Homeless Documentary Project: Eyes that seem looking at a world only them would seem to figure out. (2011)
To successfully carry out my London Homeless Project I had first to identify where I could find the homeless that I need to cover. The first thing I made was to ride on the upper decks of buses so that I would take notes of the places where homeless individuals might be found. Then after having in this way compiled a map of the locations where homeless peoples could be found, I started visiting these places and approaching some of those homeless that would seem more likely to cooperate with me. The places were homeless peoples could to be found, were homeless shelters or near churches offering some assistance to them, as well as tube and railway stations. Choosing whom to approach was very important, as the appearances and attitudes of some of these people clearly indicate their hostility and even some risks of acts of physical violence. Therefore, I had in this regard to avail myself of all my public relation and persuasion capabilities to succeed in getting these homeless peoples to agree to be photographed as they were, and tell me their particular stories. However, not always my initial judgements would prove to be sound, as some of those I thought, judging from their apparent good naturalness, were likely to be cooperative, became hostile and unhelpful when I approached them to kindly be photographed. There I realized that the best way to get their trust and cooperation was to engage in casual friendly conversation with them, showing them that they were in my eyes dignified people worthy of respect as human beings going through some difficult times. I found out that only after managing to establish some sort of amicable relationship, any request for agreeing to be photographed should be tactfully made. However, there are some exception to this general norm, as some of the homeless peoples, can, as soon as they realize that you might be interested in their pictures, tell you to shoot, as if such photography would make them feel very important. In general, I could confirm here that, in average, I might have succeeded in getting the cooperation of almost 50% of those approached. However, sometimes, there were some cases of hostile reception, and potential verbal or even physical abuses, which made necessary for me to leave the scene immediately. I must emphasize here that, since not all the homeless I met were so because of the economic crisis, I had to disregard those homeless people that I met whose homelessness were not causally related to the economic crisis.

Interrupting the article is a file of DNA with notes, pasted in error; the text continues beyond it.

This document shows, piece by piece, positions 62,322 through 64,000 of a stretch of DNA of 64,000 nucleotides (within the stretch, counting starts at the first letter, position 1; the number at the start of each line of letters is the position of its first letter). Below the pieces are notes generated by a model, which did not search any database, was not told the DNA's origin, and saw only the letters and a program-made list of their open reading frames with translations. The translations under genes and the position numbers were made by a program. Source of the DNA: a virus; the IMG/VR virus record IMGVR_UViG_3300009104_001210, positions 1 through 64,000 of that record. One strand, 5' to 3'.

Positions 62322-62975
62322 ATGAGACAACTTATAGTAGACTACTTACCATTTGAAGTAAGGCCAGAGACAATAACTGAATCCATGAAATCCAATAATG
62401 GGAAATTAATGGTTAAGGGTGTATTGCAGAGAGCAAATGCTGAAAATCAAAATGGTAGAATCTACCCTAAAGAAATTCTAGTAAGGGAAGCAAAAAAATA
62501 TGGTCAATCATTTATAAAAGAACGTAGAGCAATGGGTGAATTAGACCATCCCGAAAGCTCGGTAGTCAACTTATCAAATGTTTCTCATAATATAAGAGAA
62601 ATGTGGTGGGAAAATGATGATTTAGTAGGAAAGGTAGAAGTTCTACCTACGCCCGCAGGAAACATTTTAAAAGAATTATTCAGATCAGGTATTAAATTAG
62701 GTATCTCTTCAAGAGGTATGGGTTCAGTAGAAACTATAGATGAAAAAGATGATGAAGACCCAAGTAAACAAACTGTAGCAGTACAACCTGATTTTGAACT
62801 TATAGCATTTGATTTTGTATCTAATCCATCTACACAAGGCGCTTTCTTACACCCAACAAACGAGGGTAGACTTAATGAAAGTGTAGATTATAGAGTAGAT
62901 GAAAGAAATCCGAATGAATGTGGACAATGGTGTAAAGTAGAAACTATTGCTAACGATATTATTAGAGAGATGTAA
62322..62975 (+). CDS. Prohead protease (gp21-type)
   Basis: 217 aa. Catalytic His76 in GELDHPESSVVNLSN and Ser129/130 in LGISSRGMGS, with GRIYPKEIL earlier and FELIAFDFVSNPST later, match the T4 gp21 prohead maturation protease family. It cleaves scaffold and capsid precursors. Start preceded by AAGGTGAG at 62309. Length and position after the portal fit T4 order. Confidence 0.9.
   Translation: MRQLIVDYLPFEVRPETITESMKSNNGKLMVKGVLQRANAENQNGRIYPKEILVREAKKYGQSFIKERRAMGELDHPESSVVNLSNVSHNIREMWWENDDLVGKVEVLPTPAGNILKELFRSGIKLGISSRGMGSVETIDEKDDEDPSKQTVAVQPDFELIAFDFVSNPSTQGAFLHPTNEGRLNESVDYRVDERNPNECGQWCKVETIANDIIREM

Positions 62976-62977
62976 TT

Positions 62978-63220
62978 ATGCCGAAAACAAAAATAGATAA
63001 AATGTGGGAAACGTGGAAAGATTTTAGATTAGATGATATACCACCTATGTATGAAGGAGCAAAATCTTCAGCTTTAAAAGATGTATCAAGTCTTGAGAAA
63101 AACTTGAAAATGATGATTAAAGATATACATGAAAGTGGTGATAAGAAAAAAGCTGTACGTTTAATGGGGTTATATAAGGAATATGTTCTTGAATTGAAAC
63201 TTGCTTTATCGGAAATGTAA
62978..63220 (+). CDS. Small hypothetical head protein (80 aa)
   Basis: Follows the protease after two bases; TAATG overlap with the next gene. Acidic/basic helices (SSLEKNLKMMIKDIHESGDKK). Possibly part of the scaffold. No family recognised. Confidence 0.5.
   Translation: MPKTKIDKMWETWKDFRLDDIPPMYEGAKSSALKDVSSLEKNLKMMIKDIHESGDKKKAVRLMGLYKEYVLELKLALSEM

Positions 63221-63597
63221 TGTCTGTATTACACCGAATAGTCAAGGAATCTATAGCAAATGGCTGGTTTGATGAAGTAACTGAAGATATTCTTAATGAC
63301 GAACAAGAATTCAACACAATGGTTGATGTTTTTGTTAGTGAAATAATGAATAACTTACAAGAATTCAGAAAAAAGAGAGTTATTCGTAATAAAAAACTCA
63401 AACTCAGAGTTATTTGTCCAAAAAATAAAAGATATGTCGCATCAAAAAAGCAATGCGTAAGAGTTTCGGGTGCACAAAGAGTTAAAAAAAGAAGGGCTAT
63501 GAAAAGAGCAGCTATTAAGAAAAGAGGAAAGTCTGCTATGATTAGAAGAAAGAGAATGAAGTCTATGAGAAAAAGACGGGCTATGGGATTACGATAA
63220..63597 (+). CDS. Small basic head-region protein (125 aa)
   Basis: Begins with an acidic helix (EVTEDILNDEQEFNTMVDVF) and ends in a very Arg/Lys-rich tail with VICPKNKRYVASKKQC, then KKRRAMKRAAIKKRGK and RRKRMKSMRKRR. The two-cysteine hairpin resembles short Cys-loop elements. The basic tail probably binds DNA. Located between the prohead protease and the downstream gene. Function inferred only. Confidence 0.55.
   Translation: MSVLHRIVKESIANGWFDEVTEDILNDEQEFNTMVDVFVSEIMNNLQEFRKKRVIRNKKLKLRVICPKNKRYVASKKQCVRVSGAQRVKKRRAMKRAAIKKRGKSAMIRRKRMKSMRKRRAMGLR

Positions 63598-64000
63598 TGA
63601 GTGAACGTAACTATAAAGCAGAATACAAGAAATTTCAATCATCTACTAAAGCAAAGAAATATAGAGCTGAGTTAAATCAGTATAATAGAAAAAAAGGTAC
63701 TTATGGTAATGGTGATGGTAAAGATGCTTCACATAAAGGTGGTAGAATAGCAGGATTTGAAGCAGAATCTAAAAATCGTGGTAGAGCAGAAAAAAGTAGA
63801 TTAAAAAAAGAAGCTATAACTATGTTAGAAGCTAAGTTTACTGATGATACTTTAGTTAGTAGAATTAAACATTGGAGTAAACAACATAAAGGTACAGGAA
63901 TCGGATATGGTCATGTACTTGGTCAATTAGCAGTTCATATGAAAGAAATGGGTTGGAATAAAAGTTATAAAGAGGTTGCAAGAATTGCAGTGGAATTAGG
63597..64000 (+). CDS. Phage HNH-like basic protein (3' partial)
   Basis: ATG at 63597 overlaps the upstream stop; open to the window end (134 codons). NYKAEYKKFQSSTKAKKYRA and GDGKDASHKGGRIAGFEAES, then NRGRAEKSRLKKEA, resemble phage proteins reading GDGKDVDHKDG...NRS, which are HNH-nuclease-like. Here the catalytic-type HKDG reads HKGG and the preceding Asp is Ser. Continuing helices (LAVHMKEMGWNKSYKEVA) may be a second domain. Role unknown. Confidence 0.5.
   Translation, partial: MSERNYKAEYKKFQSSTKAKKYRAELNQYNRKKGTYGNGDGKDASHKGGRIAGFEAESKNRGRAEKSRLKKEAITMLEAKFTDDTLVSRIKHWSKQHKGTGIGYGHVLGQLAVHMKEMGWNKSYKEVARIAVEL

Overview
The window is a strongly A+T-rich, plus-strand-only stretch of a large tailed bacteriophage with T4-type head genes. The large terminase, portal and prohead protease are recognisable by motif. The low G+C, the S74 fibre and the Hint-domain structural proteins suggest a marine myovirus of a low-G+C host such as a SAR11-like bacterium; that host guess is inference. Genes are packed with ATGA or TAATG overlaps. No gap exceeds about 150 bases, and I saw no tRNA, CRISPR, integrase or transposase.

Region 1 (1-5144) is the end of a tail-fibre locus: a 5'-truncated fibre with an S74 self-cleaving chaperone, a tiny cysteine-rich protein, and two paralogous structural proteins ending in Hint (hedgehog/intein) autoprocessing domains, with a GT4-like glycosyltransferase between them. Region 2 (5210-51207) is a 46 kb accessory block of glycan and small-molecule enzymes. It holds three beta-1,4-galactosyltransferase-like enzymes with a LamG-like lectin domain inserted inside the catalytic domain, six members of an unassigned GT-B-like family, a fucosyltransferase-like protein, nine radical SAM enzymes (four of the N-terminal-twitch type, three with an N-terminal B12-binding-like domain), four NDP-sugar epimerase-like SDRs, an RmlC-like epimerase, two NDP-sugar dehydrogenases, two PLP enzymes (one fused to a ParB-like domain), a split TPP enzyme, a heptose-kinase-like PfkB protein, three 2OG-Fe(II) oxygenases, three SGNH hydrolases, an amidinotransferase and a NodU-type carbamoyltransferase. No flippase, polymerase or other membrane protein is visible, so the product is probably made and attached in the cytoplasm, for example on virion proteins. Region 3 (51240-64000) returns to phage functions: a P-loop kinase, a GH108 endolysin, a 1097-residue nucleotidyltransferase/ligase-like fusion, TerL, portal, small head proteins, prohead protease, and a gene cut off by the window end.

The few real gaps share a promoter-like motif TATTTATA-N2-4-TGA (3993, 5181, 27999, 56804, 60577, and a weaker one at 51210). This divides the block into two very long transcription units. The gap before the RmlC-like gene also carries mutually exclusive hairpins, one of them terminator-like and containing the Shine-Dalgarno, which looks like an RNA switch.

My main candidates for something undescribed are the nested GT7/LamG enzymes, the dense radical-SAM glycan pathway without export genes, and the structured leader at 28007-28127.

With regard to the equipments I have used for this photographic project, I may mention here that I have used a medium format camera, a digital as well as a 35mm camera. For the lighting I used a flash.
Here are some of the images of homeless peoples made so by the economic crisis that I have captured with one of the above-mentioned three camera types. Meeting and photographing these homeless people made me sympathetic and very troubled, especially when I see their eyes that seem looking at a world only them would seem to figure out.